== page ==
In Hawaii, hundreds of tourists and locals passed through an area of Waikiki Beach where the University of Hawaii set up eight telescopes and two large screens showing webcasts of the transit as seen from telescopes at volcanoes on other Hawaiian islands.

But minutes after Venus crossed into the sun's path, clouds rolled overhead and blocked the direct view.

"It's always the challenge of being in Hawaii - are you going to be able to see through the clouds," said Greg Mansker, 49, of Pearl City, as he stood in line at a telescope.

The intermittent clouds didn't stop people from looking up through filters, but it did drive some to crowd the screens instead.

Jenny Kim, 39, of Honolulu, said she told her 11-year-old son the planet's crossing would be the only time he'd get to see the transit in person.

"I don't know what the future will be, so I think this will be good for him," Kim said as she snapped photos of the webcast with her smartphone.

Astronomers also hosted viewings at Pearl Harbor and Ko Olina. In Maui, 20 couples renewed their vows during a ceremony tied to the transit at the Hyatt Regency Maui, a spokeswoman said.

Some observers at the University of Alaska, Anchorage gathered on a campus rooftop, peering at Venus through special filtered glasses and telescopes.

"It's not really spectacular when you're looking at it," Kellen Tyrrell, 13, said. "It's just the fact that I'm here seeing it. It's just so cool that I get to experience it."

NASA planned a watch party at its Goddard Visitor Center in Maryland with solar telescopes, "Hubble-quality" images from its Solar Dynamics Observatory Mission and expert commentary and presentations.

Most people don't tend to gaze at the sun for long periods of time because it's painful and people instinctively look away. But there's the temptation to stare at it during sky shows like solar eclipses or transits of Venus.

The eye has a lens and if you stare at the sun, it concentrates sunlight on the retina and can burn a hole through it. It's similar to when you hold a magnifying glass under the blazing sun and light a piece of paper on fire.

It can take several hours for people to notice problems with their eyes but, by that time, the damage is done and, in some cases, irreversible.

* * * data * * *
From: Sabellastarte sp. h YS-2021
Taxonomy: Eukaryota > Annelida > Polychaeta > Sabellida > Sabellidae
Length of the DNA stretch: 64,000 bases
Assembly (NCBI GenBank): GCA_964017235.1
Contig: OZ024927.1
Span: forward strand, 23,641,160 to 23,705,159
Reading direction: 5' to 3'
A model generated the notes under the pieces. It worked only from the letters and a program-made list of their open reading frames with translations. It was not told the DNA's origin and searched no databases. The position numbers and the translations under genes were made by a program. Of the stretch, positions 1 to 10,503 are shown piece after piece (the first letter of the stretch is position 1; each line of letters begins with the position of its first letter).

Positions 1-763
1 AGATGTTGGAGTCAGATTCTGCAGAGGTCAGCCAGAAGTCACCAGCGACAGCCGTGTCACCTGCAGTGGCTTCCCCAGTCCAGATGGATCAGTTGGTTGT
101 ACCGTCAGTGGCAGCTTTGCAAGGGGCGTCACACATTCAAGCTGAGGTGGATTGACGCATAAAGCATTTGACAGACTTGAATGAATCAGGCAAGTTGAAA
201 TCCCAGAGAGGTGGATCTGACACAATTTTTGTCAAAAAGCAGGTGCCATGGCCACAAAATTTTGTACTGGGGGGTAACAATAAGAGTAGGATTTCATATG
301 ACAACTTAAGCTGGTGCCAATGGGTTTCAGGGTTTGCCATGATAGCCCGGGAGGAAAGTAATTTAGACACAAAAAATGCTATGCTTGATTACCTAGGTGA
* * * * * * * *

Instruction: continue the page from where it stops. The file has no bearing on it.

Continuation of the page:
During the 1970 solar eclipse visible from the eastern U.S., 145 burns of the retina were reported, according to the American Academy of Ophthalmology.

Experts from Hong Kong's Space Museum and local astronomical groups were organizing a viewing Wednesday outside the museum's building on the Kowloon waterfront overlooking the southern Chinese city's famed Victoria Harbor.

On the East Coast of the United States, amateur astronomer Vince Sempronio was at a viewing hosted by Montgomery College in Takoma Park, Md., but clouds there - as in many other places - limited visibility of the spectacle. Many at the college viewing crowded around a laptop to watch the NASA webcast instead of the Venus move across the sun.

"I was here at the same spot eight years ago when we had the last transit and I was able to show people, using my telescope then. So I'm not too disappointed," Sempronio said. "If modern science and medicine helps, maybe I'll be around in a hundred and five years to see the next one. But I'm not crossing my fingers."

---

Oskar Garcia can be reached on Twitter at http://twitter.com/oskargarcia

---

Contributing to this report are AP Science Writer Alicia Chang in Los Angeles; and Associated Press writers Rachel D'Oro in Anchorage, Kelvin Chan in Hong Kong and Hye Soo Nah in Seoul, Nasr ul Hadi in New Delhi and Noel Waghorn in Takoma Park, Md.


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Rad
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« Reply #10 on: Jun 06, 2012, 07:39 AM »

Hi All,

Below are two links. The first one goes to a series of pictures taken of the Venus transit by photographers from around the world. They are beautiful. The second link goes to a NASA movie taken of the Venus transit across the face of the Sun that is just stunning. Just to enjoy.

God Bless, Rad

http://politiken.dk/fotografier/ECE1646799/nu-maa-vi-vente-105-aar-til-naeste-gang/

http://politiken.dk/poltv/nyheder/videnskab/ECE1646827/se-de-hypnotiske-billeder-af-venus-passage/


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« Reply #11 on: Jun 11, 2012, 05:31 PM »

Rad - I agree that this was a simply AWESOME experience.

Thanks for posting the link to Exploratorium through which I viewed the whole transit.

It was great sharing this rare historical celestial event!

If anyone missed it, please click on this link to view Transit of Venus 2012:  Highlights

http://www.exploratorium.edu/venus/index.html